SC: A Harvest Wedding and Garage Sale Mystery: All that Glitters have recently aired on Heart & Home. Any favourite moments from these sets or characters that you can share with our audience?
MR: Those particular movies were not only some of the first projects I did with Hallmark but some of my first acting jobs, so it’s funny (and perhaps a little cringey) to watch them.
I remember auditioning for the Garage Sale Mystery one and Peter DeLuise was directing. His wife, Anne Marie DeLuise, worked at that casting office and I think she might have put in a good word or something (she was always so supportive) because Peter was clearly in my corner and trying to help me get the job by basically giving me a line-by-line reading of how he wanted me to do it, haha. I think luckily, I was quick enough on the uptake that I passed the test, if only just barely.
SC: When Poinsettias for Christmas first aired on Heart & Home in 2018, there was some discussion on the pronunciation. Do you pronounce poinsettia as poin-set-tia like Shawn did in the movie, or do you personally pronounce it closer to poin-setta?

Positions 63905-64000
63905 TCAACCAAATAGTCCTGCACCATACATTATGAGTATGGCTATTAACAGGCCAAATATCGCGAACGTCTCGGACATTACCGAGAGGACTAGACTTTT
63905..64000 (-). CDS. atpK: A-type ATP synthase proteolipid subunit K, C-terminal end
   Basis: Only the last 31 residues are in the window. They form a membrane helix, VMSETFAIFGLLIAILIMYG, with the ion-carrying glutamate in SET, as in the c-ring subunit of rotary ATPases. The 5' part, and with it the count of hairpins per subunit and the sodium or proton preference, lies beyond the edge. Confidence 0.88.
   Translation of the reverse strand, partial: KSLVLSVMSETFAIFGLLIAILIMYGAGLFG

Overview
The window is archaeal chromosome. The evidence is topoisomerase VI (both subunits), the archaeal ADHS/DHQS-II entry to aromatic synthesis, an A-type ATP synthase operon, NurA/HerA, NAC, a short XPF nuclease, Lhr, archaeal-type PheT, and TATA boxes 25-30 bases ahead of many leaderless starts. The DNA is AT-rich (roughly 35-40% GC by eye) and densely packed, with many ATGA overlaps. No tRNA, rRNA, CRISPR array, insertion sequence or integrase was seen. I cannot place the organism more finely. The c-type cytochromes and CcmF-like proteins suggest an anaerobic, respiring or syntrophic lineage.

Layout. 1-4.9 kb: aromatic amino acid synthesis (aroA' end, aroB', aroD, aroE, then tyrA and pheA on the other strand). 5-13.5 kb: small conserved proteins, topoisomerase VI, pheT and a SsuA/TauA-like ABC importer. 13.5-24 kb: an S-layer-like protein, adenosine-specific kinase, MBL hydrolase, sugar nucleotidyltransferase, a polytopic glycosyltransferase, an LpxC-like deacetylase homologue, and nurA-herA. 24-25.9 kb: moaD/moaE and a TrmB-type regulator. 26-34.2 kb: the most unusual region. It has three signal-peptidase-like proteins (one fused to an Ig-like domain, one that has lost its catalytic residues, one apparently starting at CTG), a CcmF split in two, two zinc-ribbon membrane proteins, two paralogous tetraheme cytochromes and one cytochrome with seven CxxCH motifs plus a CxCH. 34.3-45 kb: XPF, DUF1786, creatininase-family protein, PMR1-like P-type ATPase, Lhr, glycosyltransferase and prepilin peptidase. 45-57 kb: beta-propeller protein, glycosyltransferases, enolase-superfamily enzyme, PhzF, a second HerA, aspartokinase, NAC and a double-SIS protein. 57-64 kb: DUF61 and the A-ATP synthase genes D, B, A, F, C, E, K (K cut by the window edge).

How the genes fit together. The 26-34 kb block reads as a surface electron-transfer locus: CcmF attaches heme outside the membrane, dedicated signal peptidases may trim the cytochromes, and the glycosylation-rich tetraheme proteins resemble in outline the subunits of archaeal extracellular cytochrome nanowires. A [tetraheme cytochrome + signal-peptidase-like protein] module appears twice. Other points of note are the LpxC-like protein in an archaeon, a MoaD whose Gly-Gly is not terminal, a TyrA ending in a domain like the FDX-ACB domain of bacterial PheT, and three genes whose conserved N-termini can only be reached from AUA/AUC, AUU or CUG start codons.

MR: I’m an Alberta boy so I had NEVER in my life heard it pronounced poin-set-tia until I walked onto that set with all those Americans, haha. We play to the American market, so I just deferred to their judgment on that one, but it still sounds weird to me.
SC: What is your favourite holiday tradition?
MR: I think just going home to Sherwood Park (Edmonton area) and seeing my friends and family. I move around so much throughout the year, which is how I like it, but come Christmas it’s good to be with your real people.
SC: In the upcoming movie Christmas with a Crown, airing on Super Channel Heart & Home on December 13th, you are an executive producer and also portray the lead character Prince Nicolas. What can you share about your experience on set in these dual roles?
MR: I will say that in the lead up to the shoot I really made sure I was immersing myself in the pre-production and trying to help out where I could- finding locations, finding extras, pitching ideas…etc. and really just learning the process. However, once we started shooting, the schedule of a lead in one of these movies is just too demanding to focus on much else. The sheer volume of material that you need to accomplish day-in-day-out for weeks is exhausting on its own. As far as being on set I’d say that with any of my projects when I have a strong opinion about something creatively I’ll voice it, and so although I technically had more license to do that on this one I wouldn’t say that particular aspect was much different than other movies I’ve done.